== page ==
California Supreme Court Drastically Redefines Independent Contractor Requirements

After nearly two decades of litigation, the California Supreme Court pronounced a new standard for determining whether a worker is categorized as an employee or independent contractor. In this decision, delivery drivers who were once categorized as employees and later reclassified as independent contractors filed suit alleging they performed the same tasks despite their classification change.

The new test is a short and sweet 3-prong standard, which makes it drastically more difficult for businesses to classify their works as independent contractors. To properly categorize a worker as an independent contractor, an employer must be able to show all three of the following requirements under the new “ABC” test.

1.The worker is free from the control and direction of the hirer in connection with the performance of the work

This prong of the ABC test is the most similar to the now expired standard for independent contractor status. Simply put, if a worker is subject to the type and degree of control a business normally exercises over its employees, the worker should also be categorized as an employee. However, it is now the business’ obligation to prove this fact.

2. The worker performs work that is outside the usual course of the hirer’s business; and

Prong B is where the game really changes. The Court concluded that if a worker’s services are provided within the usual course of business and others would view the worker’s services as performing work typical of that business, then the worker is an employee. This logically expands the definition of an employee to include anyone who is engaged in the same business as the hiring entity.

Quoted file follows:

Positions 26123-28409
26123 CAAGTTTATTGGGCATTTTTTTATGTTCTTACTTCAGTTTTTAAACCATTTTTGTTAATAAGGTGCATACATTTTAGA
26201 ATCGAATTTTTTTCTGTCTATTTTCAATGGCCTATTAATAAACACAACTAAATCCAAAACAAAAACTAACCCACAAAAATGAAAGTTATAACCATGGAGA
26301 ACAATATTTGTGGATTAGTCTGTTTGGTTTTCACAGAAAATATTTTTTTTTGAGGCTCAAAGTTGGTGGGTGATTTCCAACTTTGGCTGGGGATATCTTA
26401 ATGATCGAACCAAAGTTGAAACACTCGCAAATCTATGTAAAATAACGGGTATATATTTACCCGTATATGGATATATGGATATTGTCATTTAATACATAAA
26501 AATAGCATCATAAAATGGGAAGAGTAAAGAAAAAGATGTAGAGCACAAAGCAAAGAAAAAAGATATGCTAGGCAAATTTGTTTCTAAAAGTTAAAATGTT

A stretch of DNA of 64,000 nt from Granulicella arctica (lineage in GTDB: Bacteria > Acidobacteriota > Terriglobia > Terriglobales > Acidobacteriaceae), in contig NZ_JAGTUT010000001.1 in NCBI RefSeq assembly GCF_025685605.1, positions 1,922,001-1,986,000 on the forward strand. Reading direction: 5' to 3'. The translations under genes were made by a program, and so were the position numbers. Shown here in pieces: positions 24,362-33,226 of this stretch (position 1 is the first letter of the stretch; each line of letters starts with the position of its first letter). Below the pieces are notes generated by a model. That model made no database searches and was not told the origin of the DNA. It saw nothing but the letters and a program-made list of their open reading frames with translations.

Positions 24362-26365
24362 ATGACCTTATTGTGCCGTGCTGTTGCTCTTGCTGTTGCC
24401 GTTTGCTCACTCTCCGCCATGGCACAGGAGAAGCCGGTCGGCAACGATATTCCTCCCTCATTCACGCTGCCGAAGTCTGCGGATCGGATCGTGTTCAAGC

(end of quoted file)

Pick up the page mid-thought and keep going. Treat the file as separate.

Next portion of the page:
The Court painted this picture: if a retailer hires a plumber or electrician to perform maintenance at their establishment, an independent contractor relationship is created. If a bakery hires a cake decorator, or a clothing manufacturer hires a seamstress that works at home, these workers are employees.

3. The worker is customarily engaged in an independently established trade, occupation, or business of the same natures as the work performed for the hirer.

While Prong C does not require a worker to obtain licensing as a business entity, the worker must have taken some steps to create their independent business. The Court will evaluate whether it was the worker’s decision to go into business independently or whether the hirer made this decision for the worker.

While some businesses prefer to categorize workers as independent contractors to avoid paying taxes and sidestep an ever-expanding body of minimum wage and overtime law, the risks now may be enough to encourage businesses to gladly accept previously avoided consequences of categorizing a worker as an employee.

All businesses which define workers as independent contractors should perform an evaluation to determine whether such contractors fit into the new ABC test. Businesses’ exposure for improperly categorizing employers certainly increases under the new ABC standard.

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